The idea being that Democrats have done well in major special and off-year elections since the 2022 midterms.
Does former Rep. Tom Suozzi win in yet another example of Democrats defying national polling trends? Or does Nassau County Legislator Mazi Pilip secure victory, showing how Republicans are winning pivotal races in places Biden comfortably won in 2020?
Yes, we’re looking at just one election on Long Island, but it’s a fascinating one.
As we enter Election Day, the race seems far too close to call. A Newsday/Siena College poll released last week put Suozzi at 48% and Pilip at 44%, a result well within the margin of error. Throw in forecasted bad weather in this Nassau County and eastern Queens district, and we really can’t be certain who will emerge victorious.
The fact that the race is tight makes sense if you look at the district’s recent voting record. I mentioned that Biden carried the seat in 2020 (by 8 points), but local Republicans have been dominating since. They did well in 2023’s local races. GOP candidates for governor and US Senate won the district by margins between 4 and 12 points in 2022, as did Santos.
This means that even a narrow Suozzi victory would be impressive for Democrats given how well Republicans have done in other elections in the area.
Indeed, outside of Long Island, Democrats did well in last year’s big elections. They won the Kentucky gubernatorial election, maintained their majority in the Virginia Senate and flipped the Virginia House. The candidate favored by Democrats won a Wisconsin Supreme Court race, which gave the more liberal justices a majority on that court.
A lot of analysts (myself included) have been skeptical about making too much of these results. Turnout in off-year elections is often low. Voters who have been showing up for these off-year races have been more Democratic-leaning than their share of all registered voters in the same states and districts .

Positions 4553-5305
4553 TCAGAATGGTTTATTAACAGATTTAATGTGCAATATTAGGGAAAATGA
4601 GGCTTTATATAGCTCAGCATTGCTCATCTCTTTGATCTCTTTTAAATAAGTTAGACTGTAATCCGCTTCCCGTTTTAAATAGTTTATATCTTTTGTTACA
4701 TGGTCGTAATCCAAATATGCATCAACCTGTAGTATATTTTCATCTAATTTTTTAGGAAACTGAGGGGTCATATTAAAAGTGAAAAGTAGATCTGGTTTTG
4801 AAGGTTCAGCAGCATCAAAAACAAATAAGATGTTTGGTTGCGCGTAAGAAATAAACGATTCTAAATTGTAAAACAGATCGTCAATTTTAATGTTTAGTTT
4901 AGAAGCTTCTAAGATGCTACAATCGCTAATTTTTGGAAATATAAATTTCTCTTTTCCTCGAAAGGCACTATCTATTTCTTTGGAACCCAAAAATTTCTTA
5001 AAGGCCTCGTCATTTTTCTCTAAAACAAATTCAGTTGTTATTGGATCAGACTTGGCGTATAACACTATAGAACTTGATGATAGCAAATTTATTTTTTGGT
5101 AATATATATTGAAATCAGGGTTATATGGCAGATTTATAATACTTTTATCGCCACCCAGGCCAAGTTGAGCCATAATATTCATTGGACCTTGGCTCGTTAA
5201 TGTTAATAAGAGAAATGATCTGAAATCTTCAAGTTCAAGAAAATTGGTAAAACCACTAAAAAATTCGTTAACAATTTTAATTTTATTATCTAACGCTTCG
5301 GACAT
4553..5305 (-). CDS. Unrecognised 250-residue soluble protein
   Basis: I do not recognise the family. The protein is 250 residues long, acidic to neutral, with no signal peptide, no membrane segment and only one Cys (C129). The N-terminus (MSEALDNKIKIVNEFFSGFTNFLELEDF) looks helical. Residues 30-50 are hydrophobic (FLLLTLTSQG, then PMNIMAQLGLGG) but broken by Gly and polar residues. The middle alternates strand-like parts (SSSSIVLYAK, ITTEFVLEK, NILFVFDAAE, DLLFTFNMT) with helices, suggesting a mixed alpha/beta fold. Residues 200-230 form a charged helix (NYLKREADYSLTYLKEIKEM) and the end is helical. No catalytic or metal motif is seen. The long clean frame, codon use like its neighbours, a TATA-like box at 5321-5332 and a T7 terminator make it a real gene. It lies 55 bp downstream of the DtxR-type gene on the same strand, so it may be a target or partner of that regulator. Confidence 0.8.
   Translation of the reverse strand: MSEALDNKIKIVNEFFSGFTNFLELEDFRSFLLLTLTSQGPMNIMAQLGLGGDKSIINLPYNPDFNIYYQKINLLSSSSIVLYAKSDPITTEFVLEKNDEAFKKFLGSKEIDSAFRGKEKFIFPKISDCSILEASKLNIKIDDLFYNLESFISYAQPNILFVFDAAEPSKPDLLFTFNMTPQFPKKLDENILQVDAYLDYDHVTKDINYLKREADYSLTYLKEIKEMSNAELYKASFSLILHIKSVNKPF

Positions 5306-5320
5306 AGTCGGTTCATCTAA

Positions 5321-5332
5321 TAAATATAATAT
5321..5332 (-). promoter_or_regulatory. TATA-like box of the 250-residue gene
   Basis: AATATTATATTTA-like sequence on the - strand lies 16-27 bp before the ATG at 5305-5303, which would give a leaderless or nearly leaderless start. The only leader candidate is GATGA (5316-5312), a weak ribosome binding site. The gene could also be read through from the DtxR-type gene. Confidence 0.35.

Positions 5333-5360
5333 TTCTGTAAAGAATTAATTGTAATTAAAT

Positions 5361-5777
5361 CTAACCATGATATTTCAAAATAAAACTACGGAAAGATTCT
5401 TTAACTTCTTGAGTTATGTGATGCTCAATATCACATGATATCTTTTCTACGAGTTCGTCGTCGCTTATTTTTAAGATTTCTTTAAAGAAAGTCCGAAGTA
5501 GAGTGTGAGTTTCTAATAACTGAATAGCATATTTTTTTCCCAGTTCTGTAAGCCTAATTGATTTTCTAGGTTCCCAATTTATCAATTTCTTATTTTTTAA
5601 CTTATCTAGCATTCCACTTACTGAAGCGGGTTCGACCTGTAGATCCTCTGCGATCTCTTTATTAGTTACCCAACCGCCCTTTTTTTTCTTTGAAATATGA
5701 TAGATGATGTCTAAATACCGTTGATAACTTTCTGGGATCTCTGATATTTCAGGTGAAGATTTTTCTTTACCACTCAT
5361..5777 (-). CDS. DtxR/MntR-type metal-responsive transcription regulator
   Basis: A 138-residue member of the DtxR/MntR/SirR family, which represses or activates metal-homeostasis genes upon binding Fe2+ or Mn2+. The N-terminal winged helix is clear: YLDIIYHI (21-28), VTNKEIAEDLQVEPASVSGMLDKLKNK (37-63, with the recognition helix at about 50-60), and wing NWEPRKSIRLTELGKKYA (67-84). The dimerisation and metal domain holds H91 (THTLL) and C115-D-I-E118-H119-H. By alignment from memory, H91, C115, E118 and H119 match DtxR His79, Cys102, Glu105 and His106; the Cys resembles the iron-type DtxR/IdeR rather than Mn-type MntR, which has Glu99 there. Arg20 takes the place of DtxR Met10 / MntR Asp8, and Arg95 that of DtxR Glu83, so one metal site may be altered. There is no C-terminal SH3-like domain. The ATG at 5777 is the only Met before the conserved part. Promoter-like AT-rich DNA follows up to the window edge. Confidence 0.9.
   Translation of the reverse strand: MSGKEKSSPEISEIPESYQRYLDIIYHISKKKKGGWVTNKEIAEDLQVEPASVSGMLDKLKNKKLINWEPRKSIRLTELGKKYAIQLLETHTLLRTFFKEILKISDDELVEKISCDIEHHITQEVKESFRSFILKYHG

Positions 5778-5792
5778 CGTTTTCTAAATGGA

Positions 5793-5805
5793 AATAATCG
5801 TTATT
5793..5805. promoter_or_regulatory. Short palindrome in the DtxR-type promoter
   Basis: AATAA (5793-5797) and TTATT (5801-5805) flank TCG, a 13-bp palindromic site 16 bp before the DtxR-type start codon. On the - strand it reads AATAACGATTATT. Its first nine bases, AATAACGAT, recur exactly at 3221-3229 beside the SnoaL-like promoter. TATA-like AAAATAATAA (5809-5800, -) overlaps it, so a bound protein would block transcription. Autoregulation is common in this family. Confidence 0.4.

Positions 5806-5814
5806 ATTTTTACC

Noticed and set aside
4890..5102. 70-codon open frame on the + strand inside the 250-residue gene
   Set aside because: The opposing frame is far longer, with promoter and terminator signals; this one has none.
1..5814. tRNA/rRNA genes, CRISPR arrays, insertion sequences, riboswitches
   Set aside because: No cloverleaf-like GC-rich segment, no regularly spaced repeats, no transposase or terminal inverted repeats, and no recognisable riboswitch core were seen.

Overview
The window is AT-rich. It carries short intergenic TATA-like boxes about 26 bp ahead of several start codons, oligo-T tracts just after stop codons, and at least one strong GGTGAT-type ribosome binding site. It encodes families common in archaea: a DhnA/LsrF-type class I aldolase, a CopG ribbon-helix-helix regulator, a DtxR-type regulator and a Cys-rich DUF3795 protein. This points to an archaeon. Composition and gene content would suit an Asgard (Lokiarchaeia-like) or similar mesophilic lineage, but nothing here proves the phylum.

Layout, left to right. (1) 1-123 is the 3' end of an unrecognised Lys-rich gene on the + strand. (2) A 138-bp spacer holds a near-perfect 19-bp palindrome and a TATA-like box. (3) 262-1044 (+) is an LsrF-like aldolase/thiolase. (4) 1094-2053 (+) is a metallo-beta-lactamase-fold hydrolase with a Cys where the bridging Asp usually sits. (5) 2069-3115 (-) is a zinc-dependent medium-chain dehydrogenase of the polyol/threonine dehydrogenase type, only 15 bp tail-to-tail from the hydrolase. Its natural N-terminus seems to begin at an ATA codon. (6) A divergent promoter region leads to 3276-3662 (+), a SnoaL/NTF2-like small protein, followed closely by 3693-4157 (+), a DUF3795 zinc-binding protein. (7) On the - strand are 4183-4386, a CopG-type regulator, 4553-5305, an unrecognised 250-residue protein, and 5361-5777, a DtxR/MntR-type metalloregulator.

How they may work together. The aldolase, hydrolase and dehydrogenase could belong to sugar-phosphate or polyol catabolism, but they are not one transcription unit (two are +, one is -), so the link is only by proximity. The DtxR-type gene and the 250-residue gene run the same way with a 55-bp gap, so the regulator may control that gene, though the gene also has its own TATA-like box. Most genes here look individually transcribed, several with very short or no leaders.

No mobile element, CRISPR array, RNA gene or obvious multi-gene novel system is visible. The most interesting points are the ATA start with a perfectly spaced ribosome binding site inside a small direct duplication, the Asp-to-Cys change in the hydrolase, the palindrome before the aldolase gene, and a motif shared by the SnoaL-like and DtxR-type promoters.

Of course, we’re now in a presidential election year, and there are also signs that these off-year results may have been pointing at something important. Yes, the turnout may have been more Democratic than among all registered voters. But the turnout in the presidential election may be as well.
Most national pollsters are gauging responses from registered voters. Not all registered voters will cast a ballot in the presidential election. When pollsters such as Ipsos and The New York Times have honed on either those certain to vote or those likely to vote this year, Biden has done significantly better against his likely Republican opponent, Donald Trump. Ipsos, for example, recently showed a 5-point lead for the former president among registered voters becoming a tie among those certain to vote.
A Suozzi win would further prove the point that Democrats do well when voters are treated to an actual campaign.
On the other hand, a win by Pilip would give us a different narrative. This is the only federal election since the midterms that has been remotely competitive. All the other competitive races were state elections, and voting patterns between US House and presidential elections are far more correlated than they are for state offices and presidential elections.
While it would be easy to dismiss a Pilip win by saying that Long Island has swung to the right since 2020, the rest of the country may have as well. Remember that in the last high-turnout election (the 2022 midterms), Republicans won control of the US House. They did so while winning the House popular vote by 3 points.
That Republican victory represented a 6-point swing from the 2020 House elections. Moreover, that 3-point Republican edge in 2022 looks a lot like Trump’s current advantage over Biden among registered voters nationally. In other words, it’s possible that the national environment hasn’t moved all that much from the last time Republicans secured an important win.
So a victory by Pilip would suggest that perhaps things aren’t all that different from where we were in 2022. This would mean that we have a closely divided electorate, but one with which Republicans are favored.
Either way, you can bet your last dollar that both sides will try to spin the New York special election result. What else would you expect when there’s been more than $10 million spent on ads, which I can report have been playing nonstop on local television.
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